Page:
At the tender age of twelve I had two recurring dreams. They came to me during the night and stayed with me during the day. One I welcomed; one I feared.
The lion cub was my responsibility. I fed him, combed him, and walked him on a leash. Everyone in the neighborhood admired my lion. He was strong. He was beautiful. He was tame and walked on the leash like a highly trained large dog. His muscles glistened through his stunning golden coat. There was no need for him to scare anyone into submission. All he had to do was look at someone, and they stood aside in awe. I was one with my lion, as he was with me.
A brick wall was being assembled and presently stood at waist height. A man was folded in half over the partial wall of bricks. He was face forward, slumped, and not responding as an unknown assailant, wielding a brick, hit him repeatedly on his back. The victim was not dead, but he was not resisting the attack. He was hit again and again and again.
I always woke up with a start after the brick wall dream.
I always woke up with a smile on my face after the lion dream.
Walking into the hospital, I held onto my younger siblings’ hands. My brother was on my left, my sister on my right. Aunt Jo walked ahead of us, and Mom was behind us. As we entered the lobby Aunt Jo took us to the side by the waiting area. We sat as she whispered to mother.
“He needs to see them.” Aunt Jo was a loud whisperer.
“…don’t think it’ll work,” from Mom.
I bent over and pulled up my white ankle socks as I listened.
“Yes, it will.”
“Don’t worry. I’ll handle it.” Aunt Jo turned to the three of us and crouched to our height. She looked each of us in the eye and said, “We all want to see Daddy, right?”
We all nodded. We were very polite children. Good Catholic children. Well schooled in discipline and respectful of our elders.
“Now,” Aunt Jo glanced at Mom, “we have to do something in order to see Daddy. We will play a game of pretend.”
Mom was nodding to us, yes.
Aunt Jo pointed at each one of us in turn, oldest to youngest, as she said, “Amy, you are going to pretend to be fifteen years old. John, you will be thirteen. Cynthia, you will be twelve.”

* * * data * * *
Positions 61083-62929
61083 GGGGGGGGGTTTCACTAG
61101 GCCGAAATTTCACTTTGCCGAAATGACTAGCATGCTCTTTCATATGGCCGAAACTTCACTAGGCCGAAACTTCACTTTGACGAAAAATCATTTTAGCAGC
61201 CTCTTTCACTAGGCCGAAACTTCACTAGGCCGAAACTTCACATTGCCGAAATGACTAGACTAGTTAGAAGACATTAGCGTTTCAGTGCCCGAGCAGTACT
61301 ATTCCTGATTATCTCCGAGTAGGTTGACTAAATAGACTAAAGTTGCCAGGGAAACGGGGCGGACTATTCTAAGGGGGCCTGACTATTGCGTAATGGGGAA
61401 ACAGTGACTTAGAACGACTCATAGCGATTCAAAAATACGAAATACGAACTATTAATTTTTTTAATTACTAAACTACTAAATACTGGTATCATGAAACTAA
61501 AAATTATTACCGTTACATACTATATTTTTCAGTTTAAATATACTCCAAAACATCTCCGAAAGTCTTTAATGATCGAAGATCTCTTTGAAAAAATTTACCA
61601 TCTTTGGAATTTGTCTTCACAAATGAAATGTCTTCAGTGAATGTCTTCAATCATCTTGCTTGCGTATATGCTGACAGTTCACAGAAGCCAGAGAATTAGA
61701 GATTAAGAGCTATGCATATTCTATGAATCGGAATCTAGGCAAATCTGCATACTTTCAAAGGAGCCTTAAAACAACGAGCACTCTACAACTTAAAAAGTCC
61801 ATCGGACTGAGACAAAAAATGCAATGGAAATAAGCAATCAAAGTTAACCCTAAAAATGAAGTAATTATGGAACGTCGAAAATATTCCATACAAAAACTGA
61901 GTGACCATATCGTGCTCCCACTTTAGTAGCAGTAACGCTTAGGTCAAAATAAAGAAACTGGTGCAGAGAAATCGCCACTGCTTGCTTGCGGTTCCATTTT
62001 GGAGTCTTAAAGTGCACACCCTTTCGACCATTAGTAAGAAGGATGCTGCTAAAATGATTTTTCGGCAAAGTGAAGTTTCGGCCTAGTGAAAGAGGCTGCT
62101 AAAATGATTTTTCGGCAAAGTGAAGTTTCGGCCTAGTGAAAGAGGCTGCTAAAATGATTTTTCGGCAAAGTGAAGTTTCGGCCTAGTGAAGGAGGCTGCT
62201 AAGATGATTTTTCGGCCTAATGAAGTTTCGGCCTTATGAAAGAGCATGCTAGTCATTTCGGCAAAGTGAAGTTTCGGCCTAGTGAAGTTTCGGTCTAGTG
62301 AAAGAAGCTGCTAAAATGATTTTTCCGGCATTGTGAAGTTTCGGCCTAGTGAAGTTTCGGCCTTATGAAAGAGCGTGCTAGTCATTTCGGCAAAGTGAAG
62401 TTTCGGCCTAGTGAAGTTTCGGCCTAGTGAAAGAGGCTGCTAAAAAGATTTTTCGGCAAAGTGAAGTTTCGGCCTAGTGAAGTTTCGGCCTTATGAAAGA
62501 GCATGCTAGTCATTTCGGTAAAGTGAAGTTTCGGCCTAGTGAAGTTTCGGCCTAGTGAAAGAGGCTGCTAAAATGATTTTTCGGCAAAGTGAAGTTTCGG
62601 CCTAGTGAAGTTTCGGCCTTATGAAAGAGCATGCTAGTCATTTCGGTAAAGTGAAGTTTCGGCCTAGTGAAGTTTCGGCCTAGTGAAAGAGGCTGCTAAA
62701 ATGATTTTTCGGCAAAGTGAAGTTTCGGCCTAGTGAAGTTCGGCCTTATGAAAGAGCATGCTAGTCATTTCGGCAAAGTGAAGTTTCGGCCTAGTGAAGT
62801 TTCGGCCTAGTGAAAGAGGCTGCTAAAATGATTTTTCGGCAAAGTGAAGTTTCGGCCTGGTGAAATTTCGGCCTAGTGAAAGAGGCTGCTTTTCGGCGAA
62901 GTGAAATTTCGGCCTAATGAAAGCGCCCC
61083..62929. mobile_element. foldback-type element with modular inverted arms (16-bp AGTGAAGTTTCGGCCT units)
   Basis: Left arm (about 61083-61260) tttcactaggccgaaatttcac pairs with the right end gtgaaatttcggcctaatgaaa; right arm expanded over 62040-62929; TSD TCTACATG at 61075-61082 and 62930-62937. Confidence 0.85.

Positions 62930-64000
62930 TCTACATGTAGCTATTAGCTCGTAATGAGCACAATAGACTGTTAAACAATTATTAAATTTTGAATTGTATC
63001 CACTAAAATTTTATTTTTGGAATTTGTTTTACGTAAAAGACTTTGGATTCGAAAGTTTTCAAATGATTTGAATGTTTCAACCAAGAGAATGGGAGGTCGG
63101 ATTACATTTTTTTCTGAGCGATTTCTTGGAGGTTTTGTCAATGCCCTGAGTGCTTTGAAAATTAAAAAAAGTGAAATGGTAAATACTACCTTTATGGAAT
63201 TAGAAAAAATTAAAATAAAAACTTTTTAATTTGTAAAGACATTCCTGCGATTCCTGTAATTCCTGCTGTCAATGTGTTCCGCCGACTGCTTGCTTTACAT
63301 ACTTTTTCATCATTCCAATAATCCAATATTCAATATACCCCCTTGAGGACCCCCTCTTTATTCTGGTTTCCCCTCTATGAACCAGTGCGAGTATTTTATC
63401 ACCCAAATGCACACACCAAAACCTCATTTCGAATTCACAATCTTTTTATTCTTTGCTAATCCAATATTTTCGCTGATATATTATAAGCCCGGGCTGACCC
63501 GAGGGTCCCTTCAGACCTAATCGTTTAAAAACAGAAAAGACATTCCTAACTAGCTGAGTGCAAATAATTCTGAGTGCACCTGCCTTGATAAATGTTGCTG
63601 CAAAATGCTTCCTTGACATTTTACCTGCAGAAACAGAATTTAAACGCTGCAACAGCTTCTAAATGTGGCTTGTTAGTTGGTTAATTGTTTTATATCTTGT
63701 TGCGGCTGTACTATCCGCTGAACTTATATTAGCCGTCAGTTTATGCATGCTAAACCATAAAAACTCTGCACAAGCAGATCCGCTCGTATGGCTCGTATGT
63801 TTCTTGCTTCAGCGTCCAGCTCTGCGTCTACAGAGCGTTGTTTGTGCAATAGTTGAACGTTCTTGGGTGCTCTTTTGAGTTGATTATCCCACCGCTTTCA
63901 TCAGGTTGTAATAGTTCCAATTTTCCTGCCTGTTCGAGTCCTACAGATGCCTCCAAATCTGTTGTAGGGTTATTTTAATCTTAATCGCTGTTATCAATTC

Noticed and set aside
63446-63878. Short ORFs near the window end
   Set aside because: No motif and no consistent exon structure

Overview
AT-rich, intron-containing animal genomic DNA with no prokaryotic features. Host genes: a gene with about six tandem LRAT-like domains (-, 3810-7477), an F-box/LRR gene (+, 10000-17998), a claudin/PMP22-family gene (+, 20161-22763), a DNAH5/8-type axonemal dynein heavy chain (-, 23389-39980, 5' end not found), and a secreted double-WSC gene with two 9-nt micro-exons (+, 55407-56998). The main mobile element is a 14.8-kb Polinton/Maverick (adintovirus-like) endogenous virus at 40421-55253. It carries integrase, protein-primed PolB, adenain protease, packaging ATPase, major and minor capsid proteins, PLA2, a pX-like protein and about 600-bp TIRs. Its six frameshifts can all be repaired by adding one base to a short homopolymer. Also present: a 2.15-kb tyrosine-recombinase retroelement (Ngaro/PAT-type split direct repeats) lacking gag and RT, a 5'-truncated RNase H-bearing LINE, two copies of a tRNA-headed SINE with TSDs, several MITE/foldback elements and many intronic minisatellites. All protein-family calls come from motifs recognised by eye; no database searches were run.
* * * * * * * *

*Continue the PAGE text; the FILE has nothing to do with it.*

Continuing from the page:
We were bewildered.
Mom chimed in, “You have to be older to visit Daddy.”
15, 13, and 12 instead of what we were—12, 10, and 9.
“It’s just a pretend game and then we can all see Daddy.” Mom knew we were confused and uncertain. We were good kids. We were good Catholics. We did not lie.
The cardiac floor nurse stopped us as we walked down the hall toward Daddy’s room. She singled me out, after being informed by Aunt Jo we were all age twelve or older, and asked me what year I was born. I just looked at her and said nothing. I would imagine the look on my face said everything she needed to know.
I believe the nurse decided to go easy on us and asked a question we children could answer without hesitation. “So, kids, what’s your favorite television show?”
“Tarzan,” from John.
“American Bandstand,” from me.
As we drove home from visiting Daddy in the hospital, my Aunt asked my Mom about the new construction in our old Detroit neighborhood. One single new home was showing some progress on the brick walls. “When was the last time a new house went up on your street?” Aunt Jo wondered.
“First one since we moved in,” said Mom.
Daddy got over his heart attacks and came home to us. My Daddy was strong. He was beautiful. He used to tease my Mom by flexing his muscles like a strong man on television. He watched Tarzan with us. We felt safe when we were with Daddy.
My lion was strong.
He was beautiful.
I walked with him past the brick wall.
He glanced at the workmen and they dropped their bricks, and ran away.